Reader Appeal: Pastors, Bible teachers Genre: Commentary FBSN Rating: B+ It seems strange that asking a theologian to write a Bible commentary would be considered, well, strange. But in the “academic silo” world we live in, the fact is that theologians don’t typically write commentaries. Professors of biblical studies write commentaries, while theologians write, […]
Jesus’ encounter with would-be disciples (Matthew 8:18-22) is the first time that Matthew records Christ calling himself the “Son of Man.” In all, Matthew will document 32 times that Jesus used this culturally-charged title for himself.
The phrase “Son of Man” was not unique to Jesus. In the Old Testament it generally referred simply to one who was part of the human race (i.e., Numbers 23:19, Job 25:6, Psalm 8:4, Isaiah 51:12 and so on). Most notably, God called the prophet Ezekiel “Son of Man” as a proper name, addressing him this way early and often (Ezekiel 2:1 and throughout the book of Ezekiel).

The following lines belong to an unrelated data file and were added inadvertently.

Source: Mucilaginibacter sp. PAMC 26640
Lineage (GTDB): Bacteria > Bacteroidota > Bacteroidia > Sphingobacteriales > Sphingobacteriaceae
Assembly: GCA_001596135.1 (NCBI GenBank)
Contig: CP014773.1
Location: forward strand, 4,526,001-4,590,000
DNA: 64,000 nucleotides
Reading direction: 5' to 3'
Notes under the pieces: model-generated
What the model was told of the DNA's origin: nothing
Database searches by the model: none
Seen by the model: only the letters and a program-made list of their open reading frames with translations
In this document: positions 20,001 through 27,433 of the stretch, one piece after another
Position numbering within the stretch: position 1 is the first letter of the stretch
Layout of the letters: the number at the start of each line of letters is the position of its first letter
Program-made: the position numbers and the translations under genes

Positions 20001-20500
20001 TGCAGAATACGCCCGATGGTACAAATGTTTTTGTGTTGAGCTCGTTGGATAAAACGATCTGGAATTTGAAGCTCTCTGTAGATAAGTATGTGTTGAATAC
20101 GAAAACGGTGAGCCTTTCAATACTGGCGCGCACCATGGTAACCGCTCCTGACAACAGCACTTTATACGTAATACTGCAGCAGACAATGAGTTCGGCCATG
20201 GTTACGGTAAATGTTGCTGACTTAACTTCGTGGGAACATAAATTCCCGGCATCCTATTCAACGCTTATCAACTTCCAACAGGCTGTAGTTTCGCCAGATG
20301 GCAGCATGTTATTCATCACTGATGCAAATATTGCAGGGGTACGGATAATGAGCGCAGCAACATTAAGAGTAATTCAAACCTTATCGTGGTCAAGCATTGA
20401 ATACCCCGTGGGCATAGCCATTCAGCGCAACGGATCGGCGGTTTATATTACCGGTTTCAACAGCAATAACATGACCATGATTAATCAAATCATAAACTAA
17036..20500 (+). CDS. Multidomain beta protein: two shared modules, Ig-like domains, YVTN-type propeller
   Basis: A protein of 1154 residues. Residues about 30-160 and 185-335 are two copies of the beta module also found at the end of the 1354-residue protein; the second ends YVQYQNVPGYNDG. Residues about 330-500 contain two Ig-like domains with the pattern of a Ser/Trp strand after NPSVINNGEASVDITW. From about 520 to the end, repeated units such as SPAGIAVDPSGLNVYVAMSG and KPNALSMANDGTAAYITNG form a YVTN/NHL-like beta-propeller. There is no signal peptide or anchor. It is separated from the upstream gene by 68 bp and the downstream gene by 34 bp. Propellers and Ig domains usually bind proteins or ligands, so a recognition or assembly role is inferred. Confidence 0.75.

However, most scholars agree that when Jesus called himself “Son of Man” he was identifying himself with a well-known Messianic prophesy from Daniel 7:13-14, which says in part, “There before me was one like a son of man, coming with the clouds of heaven…He was given authority, glory, and sovereign power; all peoples, nations, and men of every language worshiped him.”
That had to have been a confusing, ironic moment for the first would-be follower of Jesus. Matthew reveals this man to be a “teacher of the law”—someone who would’ve been well versed in Messianic prophesies like Daniel 7:13-14. The “Son of Man” reference would’ve been immediately recognizable as a claim by Jesus of “sovereign power” and even Messianic worship. Then, immediately after making that divine claim, Jesus gave a promise of degradation to any who would follow him: “The Son of Man has no place to lay his head.”
The all-powerful Messiah is homeless and destitute? What?
We’re not told how this teacher of the law responded to that mixed messaging of Jesus. Perhaps he walked away confused and disappointed. Or maybe he took up the challenge, even though he didn’t understand it all. Perhaps he became one of the many, unnamed, dedicated followers of Christ throughout his time on earth. And maybe Matthew deliberately left out the conclusion of this man’s encounter in order to prompt people like you and me to ask the question:
How will I respond to the Son of Man?
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